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General Motors, Socialized Medicine and Ireland

Discussion in 'Chit-Chat' started by swank60, Jun 30, 2005.

  1. swank60

    swank60

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    I read an interesting Op-Ed piece the other day (NYT! Look out!) about how Ireland is the second wealthiest nation in the EU (second only to Luxemburg) - Loads of big business head that way, corporate taxes are very low and incentives are given by the gov. etc. At the same time, college is practically free, as is the health/medical sector. Interesting blend, if you think about it: socially progressive but friendly to business. (and businesses love the fact that there's an educated population without ever having to pay health benefits - and the numerous discussions about how GM is ruined because of unions/benefits package popped into my head.)

    here's the op-ed: http://www.nytimes.com/2005/06/29/o... and Op-Ed/Op-Ed/Columnists/Thomas L Friedman

    I wonder if we can discuss this tactfully? :flipoff2:
     
  2. patride71

    patride71

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    guess i'll head back to the "homeland"...
    :D
     
  3. swank60

    swank60

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    Funny, I emailed the piece to another Irish-American friend of mine with the message "Time to move back?"

    You getting settled into SA, freakshow?
     
  4. Cruisin'Carolina

    Cruisin'Carolina

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    That sounds like a good combination.

    Would be interested in how low taxes for business translates into enough $ to support the healthcare part.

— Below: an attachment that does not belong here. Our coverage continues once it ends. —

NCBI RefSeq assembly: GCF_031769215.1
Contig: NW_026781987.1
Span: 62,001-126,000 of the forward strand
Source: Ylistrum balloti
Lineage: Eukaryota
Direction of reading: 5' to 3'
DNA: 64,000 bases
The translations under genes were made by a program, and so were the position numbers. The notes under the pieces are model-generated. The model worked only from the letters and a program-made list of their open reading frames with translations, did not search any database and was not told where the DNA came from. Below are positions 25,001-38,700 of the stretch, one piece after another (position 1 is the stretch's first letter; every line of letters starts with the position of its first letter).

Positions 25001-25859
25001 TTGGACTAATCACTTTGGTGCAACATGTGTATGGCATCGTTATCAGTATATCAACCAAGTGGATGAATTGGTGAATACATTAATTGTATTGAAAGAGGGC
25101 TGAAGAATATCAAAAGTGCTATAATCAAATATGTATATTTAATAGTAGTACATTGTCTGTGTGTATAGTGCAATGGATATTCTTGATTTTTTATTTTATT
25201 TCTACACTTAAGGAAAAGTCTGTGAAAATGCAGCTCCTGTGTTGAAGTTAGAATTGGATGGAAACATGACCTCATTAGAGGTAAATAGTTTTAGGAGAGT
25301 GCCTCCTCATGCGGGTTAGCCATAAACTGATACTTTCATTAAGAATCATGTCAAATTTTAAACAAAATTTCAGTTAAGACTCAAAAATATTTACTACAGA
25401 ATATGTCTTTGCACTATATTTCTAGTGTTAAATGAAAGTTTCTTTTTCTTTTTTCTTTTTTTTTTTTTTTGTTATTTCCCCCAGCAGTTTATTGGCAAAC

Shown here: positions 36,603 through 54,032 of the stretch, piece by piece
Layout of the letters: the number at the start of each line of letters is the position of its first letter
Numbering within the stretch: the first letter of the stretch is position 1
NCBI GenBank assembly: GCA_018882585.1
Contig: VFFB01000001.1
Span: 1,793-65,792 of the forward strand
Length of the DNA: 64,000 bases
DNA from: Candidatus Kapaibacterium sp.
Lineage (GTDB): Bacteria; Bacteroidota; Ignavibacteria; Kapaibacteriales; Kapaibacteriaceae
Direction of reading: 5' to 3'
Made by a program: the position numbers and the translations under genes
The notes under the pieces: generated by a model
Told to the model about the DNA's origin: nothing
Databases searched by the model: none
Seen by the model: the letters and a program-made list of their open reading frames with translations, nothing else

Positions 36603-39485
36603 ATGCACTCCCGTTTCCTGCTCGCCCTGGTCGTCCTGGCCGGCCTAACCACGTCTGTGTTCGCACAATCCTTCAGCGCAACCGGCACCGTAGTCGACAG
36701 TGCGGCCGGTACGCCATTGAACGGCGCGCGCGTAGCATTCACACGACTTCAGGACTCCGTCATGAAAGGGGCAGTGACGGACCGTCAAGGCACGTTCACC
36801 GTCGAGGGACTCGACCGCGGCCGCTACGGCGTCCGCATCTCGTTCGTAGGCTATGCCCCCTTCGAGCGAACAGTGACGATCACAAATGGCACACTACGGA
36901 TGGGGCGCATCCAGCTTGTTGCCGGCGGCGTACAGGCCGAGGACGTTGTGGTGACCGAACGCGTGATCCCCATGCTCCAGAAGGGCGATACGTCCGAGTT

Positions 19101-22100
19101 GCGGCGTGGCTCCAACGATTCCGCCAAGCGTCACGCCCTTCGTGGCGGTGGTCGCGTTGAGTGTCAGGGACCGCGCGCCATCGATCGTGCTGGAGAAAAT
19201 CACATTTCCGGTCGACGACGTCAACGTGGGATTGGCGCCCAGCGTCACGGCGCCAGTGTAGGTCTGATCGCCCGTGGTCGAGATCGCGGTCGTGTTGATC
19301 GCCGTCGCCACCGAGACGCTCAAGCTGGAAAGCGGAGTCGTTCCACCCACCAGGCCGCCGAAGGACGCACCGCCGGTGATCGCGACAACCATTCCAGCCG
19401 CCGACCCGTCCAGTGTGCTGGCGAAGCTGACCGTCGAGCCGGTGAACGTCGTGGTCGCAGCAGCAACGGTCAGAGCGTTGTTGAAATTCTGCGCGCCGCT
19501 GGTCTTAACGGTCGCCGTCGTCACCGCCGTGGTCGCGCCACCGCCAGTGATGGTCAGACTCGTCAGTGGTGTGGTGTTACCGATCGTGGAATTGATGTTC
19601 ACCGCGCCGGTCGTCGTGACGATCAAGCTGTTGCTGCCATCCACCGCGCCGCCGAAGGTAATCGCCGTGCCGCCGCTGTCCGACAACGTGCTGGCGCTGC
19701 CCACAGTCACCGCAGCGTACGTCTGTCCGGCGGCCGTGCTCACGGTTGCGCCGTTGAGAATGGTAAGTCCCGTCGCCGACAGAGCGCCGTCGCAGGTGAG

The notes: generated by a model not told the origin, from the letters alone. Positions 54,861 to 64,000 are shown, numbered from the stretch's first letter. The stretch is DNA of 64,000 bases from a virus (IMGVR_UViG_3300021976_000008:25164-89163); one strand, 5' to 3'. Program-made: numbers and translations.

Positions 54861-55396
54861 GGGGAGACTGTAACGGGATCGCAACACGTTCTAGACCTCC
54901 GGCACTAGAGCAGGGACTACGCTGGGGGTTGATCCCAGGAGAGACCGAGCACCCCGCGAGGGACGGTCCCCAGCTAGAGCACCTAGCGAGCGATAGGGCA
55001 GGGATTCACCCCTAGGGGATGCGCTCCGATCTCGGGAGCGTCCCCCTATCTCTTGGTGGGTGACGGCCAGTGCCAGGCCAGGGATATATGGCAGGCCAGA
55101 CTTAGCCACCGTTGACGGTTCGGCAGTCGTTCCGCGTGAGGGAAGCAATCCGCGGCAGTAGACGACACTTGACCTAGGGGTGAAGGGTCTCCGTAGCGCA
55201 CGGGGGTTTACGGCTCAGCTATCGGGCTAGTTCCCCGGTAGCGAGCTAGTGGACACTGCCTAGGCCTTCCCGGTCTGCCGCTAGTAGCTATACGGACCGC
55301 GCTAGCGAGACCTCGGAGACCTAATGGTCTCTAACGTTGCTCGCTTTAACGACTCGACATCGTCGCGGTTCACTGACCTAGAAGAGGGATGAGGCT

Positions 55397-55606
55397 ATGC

You, know, what programs do they have that we don't, or more realistically, which ones we have that are keeping us from being able to afford to copy them.

    What is the personal tax like? Lots of variables to consider, I'll let you chat "whores" find out the meat. I've got to go back to the office.

    Report due by 5pm! :flipoff2:
     
  5. swank60

    swank60

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    Good questions - I was also wondering if a smaller scale economy (Ireland has approx 2 million workers) could be sustained in a larger population like the US.

    I can actually report back on a lot of this from a more personal level - two friends are just back in town from Dublin (they live there and are on an extended vacation here in the US). It'll take a while though. Should be seeing them soon.
     
  6. patride71

    patride71

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    i'm still commuting right now from Austin. its a killer getting up at 5am and driving into San Antonio everyday.

    looking at houses tomorrow, so we'll see how it goes.

    should be settled in by end of july.

    until then i'm walking around like zombie...not like that is anything new.
     
  7. tucker74

    tucker74 Moderator

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    You hit the nail on the head - the limiting factor is scale ... you can impliment things with 2M people you can't even get your head around for 200M people. Lot's of smaller countries have systems we'd be envious of (Norway, Sweeden, Ireland) but could never hope to have.

    Tucker
     
  8. swank60

    swank60

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    But can you manage the scale under our current system? The DFW area has a population of about 5.5 Million...couldn't this area be run on a modified Irish plan?

    This is getting my brain moving a little...

    Pat - be careful on that drive, man. You need to find something soon!
     
  9. Gold Finger

    Gold Finger